Hundreds Are Dead In Caribbean Floods
By Peter Prengaman
Wednesday, May 26, 2004; Page A20
JIMANI, Dominican Republic, May 25 -- Sobbing villagers tore through heaps of mud with their bare hands Tuesday, searching for loved ones as the death toll from flooding in the Dominican Republic and Haiti rose to at least 363. A U.S.-led military force ferried emergency aid to a hard-hit Haitian town.
The flooding surged after torrential rains forced a river in the Dominican border town of Jimani to burst its banks before daybreak Monday.
A reporter counted at least 180 bodies on the Dominican side of the island of Hispaniola by Tuesday afternoon. Another 100 were buried in a mass grave, according to Lt. Virgilio Mejia of the Dominican National Rescue Commission.
There were 83 confirmed deaths on the Haitian side, and the toll in both countries was expected to rise.
"I've looked at the bodies in the morgue and couldn't recognize any of them," said Jude Joseph, 30, who came from Haiti's capital of Port-au-Prince to sell rice at a border market and visit family members in Bobmita, La Quarenta and Barrio El Tanque, neighborhoods of Jimani that were swept away in the floods.
"I don't know what to do. I've been left with nothing," said Joseph, who was looking for nine missing relatives late Tuesday.
They were among more than 250 unaccounted for in the Dominican Republic. Sixty-two were missing in Haiti, most of them in the town of Fond-Verrette.
More than 100 U.S. troops and others from the multinational peacekeeping force in Haiti flew to Fond-Verrette with bottled water, medical supplies and food, said a force spokesman, U.S. Marine Lt. Col. Dave Lapan. Troops returned to their bases but were expected to return on Wednesday.
Rain has pelted the island for weeks, and a downpour Monday caused the Solie River to burst its banks, sweeping away the three neighborhoods of wooden shacks built mostly by Haitian migrants working in this Dominican town. At least 50 of the dead on the Dominican side were Haitians.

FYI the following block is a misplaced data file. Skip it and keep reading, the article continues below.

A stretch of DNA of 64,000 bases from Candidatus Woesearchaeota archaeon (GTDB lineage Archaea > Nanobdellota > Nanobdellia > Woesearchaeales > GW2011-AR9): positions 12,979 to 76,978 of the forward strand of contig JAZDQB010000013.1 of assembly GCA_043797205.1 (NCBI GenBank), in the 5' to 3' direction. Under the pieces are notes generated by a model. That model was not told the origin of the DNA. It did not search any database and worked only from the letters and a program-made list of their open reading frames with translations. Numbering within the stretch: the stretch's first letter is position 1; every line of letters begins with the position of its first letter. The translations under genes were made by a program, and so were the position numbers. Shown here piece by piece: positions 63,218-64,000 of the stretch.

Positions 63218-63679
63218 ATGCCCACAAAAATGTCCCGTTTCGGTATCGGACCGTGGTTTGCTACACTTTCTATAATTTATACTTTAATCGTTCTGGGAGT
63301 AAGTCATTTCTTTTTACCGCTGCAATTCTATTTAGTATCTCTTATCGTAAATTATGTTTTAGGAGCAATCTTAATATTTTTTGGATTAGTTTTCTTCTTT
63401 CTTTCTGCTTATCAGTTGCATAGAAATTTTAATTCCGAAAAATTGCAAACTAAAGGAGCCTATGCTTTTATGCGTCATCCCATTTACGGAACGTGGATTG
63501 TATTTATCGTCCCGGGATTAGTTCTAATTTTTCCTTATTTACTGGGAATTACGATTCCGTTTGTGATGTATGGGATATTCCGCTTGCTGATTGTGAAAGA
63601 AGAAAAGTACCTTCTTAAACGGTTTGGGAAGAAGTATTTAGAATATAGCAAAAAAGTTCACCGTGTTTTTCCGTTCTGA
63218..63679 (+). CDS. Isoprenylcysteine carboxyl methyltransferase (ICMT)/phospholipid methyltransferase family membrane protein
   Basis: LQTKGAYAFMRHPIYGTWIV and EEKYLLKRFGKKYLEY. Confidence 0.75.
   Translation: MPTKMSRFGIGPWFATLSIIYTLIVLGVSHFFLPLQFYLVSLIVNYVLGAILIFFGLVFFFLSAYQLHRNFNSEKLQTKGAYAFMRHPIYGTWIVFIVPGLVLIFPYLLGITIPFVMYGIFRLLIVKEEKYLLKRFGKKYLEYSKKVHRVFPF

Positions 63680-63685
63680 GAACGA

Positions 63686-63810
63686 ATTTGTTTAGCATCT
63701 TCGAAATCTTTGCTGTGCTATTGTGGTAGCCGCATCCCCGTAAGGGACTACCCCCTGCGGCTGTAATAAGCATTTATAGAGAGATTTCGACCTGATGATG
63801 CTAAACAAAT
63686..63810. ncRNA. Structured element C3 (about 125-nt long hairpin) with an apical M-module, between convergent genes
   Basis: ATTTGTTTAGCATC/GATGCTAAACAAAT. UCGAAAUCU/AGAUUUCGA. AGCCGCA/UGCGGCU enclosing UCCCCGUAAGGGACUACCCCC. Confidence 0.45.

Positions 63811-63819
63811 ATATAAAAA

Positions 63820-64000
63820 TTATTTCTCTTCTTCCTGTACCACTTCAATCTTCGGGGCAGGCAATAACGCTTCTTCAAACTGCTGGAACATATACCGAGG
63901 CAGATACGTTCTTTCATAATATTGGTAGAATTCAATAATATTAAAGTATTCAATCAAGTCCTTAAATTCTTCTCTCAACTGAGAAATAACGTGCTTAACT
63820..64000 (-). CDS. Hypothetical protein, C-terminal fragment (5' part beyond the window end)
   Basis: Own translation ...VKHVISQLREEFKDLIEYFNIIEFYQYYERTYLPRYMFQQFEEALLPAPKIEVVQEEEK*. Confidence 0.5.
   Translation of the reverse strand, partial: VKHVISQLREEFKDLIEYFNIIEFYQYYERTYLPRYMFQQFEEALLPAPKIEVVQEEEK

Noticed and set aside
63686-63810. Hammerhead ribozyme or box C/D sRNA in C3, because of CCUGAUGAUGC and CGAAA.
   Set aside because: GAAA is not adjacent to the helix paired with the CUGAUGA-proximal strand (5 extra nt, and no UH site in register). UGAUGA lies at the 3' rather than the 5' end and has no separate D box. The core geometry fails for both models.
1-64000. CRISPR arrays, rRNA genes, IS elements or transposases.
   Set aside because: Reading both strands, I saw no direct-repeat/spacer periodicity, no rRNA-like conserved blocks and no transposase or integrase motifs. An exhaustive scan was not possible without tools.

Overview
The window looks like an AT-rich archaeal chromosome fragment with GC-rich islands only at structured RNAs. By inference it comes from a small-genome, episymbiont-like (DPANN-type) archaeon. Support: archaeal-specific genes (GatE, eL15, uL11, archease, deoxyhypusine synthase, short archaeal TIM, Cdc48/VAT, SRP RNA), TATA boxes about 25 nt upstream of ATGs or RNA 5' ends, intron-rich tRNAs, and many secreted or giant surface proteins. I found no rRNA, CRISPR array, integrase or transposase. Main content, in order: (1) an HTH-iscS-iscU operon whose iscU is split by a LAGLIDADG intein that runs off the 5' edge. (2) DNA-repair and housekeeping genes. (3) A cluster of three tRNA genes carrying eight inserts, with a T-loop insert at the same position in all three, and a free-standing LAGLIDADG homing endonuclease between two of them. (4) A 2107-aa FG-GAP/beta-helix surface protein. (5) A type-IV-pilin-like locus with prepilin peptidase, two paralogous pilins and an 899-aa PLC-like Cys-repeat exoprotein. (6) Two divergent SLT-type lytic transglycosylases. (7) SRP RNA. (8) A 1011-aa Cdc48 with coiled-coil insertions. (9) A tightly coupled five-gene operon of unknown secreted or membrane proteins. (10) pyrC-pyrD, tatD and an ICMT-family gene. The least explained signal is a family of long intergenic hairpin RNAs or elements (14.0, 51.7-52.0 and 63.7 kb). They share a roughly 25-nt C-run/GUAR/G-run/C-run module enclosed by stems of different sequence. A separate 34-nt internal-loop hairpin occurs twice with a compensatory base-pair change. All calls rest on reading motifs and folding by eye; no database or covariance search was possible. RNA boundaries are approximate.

Outside Jimani, emergency workers wearing surgical masks and white gloves watched as trucks dumped scores of corpses into a 15-foot ditch. More bodies were on the way.
The raging waters carried some victims as far as six miles downstream, said Maximo Noves Espinal, an emergency official in Jimani.
The Dominican government issued an alert Sunday, warning people that rivers might swell with the rain. But Jimani, more than 100 miles west of the Dominican capital of Santo Domingo, has only limited access to radio broadcasts.
People whose houses were still standing on Tuesday scooped water from their living rooms. Chairs and mattresses floated in deep pools of water as dark clouds threatened more rain.
The U.S. military personnel bringing aid are part of a 3,600-member multinational task force was sent to stabilize Haiti when President Jean-Bertrand Aristide was ousted on Feb. 29.
Haitian officials were struggling to determine the full extent of the tragedy. Interim Prime Minister Gerard Latortue was expected to visit the scene.
© 2004 The Washington Post Company